TV Review: Westworld, Season 1, Ep 9: The Well-Tempered Clavier
This recap/review of Westworld is written with the expectation that everyone who reads this and comments below will have seen the episode already. Thus, if you've yet to see the episode in question, DO NOT GO ANY FURTHER. SPOILERS!
EPISODE: Season 1, Episode 9: The Well-Tempered Clavier
REVIEW: So Bernard is Arnold, or, kinda. Or at least, he was. After an episode that largely focused around Bernard forcing Ford into showing him his deleted memories, we learn that Bernard is a copy of Arnold, the man who co-founded the park with Ford. As usual with HBO shows, where the penultimate episodes tend to be massive, there's a lot going-on here, with a devastating ending that supposed to leave you chomping at the bit for the finale.
To that end, we see Bernard kill himself at Ford's command, with the latter only having allowed the former the allusion of holding him captive with the lobotomized Clementine (Angela Sarafyan). But that's not the only monkey wrench thrown in to gum up the works. A moment of sadism from Logan (Ben Barnes) reveals to Dolores (Evan Rachel Wood) that she's a robot, prompting her to run away. She flashes back to her creation, but then, is confronted by The Man in Black (Ed Harris), seemingly doing away with the theory that the show takes place in two separate periods, or does it? How will this be explained?
Otherwise, Jimmi Simpson's William is shown to have a violent streak, slaughtering the hosts guarding Logan, and threatening his former brother-in-law with a knife. What's going on here? Like Bernard, James Marsden's Teddy also learns more about his past, flashing back to when he was used as a killer in Ford's more violent stories, giving him a connection to Maeve. As for the latter, she's mostly off-screen, using her time to win-over Hector, who's now her ally. Importantly, we also learn Charlotte (Tessa Thompson) answers, in a way, to Harris's The Man in Black, being aware he's on the loose in the park, despite mostly being off the grid.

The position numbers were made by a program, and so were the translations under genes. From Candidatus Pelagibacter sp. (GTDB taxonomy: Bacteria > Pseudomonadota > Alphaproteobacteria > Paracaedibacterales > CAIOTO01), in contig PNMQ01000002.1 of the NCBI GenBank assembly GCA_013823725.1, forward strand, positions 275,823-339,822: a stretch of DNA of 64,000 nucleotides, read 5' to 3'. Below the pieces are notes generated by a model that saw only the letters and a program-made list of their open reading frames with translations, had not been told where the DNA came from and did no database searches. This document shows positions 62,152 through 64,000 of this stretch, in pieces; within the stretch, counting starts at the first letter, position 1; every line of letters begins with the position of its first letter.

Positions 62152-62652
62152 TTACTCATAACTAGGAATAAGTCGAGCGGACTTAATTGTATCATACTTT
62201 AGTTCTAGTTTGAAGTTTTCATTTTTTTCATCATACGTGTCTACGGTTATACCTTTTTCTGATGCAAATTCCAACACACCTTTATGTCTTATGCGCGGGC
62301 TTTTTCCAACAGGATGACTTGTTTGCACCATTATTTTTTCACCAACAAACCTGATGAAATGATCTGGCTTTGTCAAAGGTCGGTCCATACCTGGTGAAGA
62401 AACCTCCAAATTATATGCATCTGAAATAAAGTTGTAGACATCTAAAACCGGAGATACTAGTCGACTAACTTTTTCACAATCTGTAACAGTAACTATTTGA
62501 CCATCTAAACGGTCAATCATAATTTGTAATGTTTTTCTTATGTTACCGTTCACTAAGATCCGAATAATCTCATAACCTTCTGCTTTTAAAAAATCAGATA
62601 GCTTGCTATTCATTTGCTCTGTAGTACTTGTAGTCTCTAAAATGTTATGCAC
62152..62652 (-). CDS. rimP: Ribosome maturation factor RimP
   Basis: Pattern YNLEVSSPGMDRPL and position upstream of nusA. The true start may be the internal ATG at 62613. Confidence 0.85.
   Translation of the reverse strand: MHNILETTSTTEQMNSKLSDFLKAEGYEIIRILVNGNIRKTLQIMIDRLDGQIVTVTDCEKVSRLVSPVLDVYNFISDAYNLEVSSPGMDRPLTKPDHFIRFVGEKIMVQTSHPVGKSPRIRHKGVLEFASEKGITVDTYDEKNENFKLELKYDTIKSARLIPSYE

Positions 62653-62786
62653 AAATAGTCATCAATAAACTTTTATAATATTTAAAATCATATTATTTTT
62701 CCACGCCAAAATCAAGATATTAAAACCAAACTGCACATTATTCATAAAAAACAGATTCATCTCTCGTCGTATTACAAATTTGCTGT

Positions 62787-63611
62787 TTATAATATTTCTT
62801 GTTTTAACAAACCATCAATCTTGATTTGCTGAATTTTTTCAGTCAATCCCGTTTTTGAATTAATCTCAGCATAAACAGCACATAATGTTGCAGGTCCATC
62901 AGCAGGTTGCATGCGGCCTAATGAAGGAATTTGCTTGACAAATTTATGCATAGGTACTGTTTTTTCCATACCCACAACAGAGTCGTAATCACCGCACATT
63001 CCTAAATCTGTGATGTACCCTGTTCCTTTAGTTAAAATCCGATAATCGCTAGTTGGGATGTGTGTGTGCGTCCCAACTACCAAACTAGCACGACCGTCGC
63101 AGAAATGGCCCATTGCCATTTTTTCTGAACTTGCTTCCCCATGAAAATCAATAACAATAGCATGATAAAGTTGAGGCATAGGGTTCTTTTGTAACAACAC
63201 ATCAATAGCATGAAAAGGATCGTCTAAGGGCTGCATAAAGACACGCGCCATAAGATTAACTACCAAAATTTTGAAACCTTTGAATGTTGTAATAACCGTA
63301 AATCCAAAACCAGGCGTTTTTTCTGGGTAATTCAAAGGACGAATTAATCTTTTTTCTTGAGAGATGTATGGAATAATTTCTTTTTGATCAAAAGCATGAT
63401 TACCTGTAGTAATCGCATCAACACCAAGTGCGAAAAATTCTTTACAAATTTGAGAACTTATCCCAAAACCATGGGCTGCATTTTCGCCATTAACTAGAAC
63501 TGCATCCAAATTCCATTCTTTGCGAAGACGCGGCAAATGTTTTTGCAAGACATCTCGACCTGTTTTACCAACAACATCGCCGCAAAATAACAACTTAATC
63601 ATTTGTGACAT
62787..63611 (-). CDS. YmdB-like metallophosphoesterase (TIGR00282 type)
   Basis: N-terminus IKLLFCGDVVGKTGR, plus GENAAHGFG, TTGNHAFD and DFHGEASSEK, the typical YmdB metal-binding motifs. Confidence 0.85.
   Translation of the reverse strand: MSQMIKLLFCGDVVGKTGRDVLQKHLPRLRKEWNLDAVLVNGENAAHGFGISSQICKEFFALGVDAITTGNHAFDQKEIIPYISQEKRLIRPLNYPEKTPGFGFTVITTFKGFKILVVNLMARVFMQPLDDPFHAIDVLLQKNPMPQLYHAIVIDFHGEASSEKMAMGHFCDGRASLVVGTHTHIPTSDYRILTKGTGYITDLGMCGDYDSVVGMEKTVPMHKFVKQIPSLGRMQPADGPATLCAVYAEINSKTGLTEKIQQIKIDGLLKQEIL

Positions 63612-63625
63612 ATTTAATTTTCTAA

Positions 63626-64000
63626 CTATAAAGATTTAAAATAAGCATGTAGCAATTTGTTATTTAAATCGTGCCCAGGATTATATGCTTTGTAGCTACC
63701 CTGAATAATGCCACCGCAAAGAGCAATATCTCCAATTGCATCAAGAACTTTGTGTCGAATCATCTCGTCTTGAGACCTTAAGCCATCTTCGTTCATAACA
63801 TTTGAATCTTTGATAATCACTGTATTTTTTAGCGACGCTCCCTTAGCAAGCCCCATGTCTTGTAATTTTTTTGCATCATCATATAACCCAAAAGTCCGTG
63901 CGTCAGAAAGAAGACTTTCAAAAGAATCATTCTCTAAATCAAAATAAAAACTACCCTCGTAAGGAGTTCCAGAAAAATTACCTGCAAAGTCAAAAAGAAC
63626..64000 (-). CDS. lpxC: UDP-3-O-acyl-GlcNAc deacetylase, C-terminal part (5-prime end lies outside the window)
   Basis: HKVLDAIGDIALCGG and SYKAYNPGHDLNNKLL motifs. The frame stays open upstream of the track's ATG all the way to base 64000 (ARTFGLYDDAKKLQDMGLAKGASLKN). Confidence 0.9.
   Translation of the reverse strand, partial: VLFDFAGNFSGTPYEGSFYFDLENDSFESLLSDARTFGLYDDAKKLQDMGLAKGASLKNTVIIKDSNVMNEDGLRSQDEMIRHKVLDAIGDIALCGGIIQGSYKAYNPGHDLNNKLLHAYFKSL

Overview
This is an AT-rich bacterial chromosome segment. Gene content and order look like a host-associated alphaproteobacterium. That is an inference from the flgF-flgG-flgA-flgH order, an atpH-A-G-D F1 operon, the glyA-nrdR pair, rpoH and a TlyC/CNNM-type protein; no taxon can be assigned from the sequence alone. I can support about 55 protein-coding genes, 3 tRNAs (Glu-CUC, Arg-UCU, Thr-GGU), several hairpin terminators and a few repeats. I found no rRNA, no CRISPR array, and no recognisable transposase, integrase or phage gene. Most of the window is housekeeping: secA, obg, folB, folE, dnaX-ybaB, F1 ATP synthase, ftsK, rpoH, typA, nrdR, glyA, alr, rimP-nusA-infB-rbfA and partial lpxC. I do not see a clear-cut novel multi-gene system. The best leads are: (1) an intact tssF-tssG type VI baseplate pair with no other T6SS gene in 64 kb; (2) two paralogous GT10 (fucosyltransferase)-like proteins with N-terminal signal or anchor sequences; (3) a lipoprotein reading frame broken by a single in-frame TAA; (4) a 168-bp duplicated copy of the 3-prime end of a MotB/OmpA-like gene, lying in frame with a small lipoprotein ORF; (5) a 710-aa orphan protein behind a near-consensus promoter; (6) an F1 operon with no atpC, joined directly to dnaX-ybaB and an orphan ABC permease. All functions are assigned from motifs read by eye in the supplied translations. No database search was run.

Suffice to say, there was a whole lot going-on. While I'm more confused than ever, I can't argue that "Westworld" isn't one heck of a head-trip, and the finale should be interesting although I doubt it will provide much closure. With it being renewed recently, HBO is not going to give us fans much of a relief, I suspect, when the season ends. Hopefully some questions, specifically what William and Logan's role is, and why Ford is so keen on the Wyatt storyline, will be revealed. As always, we'll see.